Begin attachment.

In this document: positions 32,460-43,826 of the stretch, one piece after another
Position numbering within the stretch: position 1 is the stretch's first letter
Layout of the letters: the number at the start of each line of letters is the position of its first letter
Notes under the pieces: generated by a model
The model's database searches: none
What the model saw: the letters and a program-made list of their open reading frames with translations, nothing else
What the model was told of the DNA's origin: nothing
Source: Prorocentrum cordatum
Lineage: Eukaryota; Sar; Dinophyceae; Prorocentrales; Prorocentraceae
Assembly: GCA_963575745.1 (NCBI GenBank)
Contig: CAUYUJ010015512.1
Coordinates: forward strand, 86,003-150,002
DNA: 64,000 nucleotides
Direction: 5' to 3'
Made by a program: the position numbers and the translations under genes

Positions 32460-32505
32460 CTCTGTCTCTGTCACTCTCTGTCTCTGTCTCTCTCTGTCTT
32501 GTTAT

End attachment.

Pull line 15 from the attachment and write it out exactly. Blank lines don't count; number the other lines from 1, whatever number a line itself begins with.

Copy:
Made by a program: the position numbers and the translations under genes